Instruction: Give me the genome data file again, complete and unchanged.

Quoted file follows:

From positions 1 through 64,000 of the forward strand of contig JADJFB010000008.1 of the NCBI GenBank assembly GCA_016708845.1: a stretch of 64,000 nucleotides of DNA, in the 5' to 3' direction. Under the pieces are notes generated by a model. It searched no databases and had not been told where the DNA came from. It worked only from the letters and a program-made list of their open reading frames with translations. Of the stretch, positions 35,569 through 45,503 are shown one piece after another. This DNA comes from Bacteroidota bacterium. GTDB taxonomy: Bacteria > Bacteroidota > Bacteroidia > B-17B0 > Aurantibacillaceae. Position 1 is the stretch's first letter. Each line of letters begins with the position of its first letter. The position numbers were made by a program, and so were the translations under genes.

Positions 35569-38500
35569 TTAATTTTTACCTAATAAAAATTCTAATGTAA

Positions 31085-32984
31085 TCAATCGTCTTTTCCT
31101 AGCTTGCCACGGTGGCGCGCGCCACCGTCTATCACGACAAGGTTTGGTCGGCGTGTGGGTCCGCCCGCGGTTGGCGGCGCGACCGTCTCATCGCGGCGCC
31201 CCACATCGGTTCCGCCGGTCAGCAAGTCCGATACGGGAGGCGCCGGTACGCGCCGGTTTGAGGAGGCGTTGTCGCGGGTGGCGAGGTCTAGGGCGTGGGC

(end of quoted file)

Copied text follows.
From positions 1 through 64,000 of the forward strand of contig JADJFB010000008.1 of the NCBI GenBank assembly GCA_016708845.1: a stretch of 64,000 nucleotides of DNA, in the 5' to 3' direction. Under the pieces are notes generated by a model. It searched no databases and had not been told where the DNA came from. It worked only from the letters and a program-made list of their open reading frames with translations. Of the stretch, positions 35,569 through 45,503 are shown one piece after another. This DNA comes from Bacteroidota bacterium. GTDB taxonomy: Bacteria > Bacteroidota > Bacteroidia > B-17B0 > Aurantibacillaceae. Position 1 is the stretch's first letter. Each line of letters begins with the position of its first letter. The position numbers were made by a program, and so were the translations under genes.

Positions 35569-38500
35569 TTAATTTTTACCTAATAAAAATTCTAATGTAA

Positions 31085-32984
31085 TCAATCGTCTTTTCCT
31101 AGCTTGCCACGGTGGCGCGCGCCACCGTCTATCACGACAAGGTTTGGTCGGCGTGTGGGTCCGCCCGCGGTTGGCGGCGCGACCGTCTCATCGCGGCGCC
31201 CCACATCGGTTCCGCCGGTCAGCAAGTCCGATACGGGAGGCGCCGGTACGCGCCGGTTTGAGGAGGCGTTGTCGCGGGTGGCGAGGTCTAGGGCGTGGGC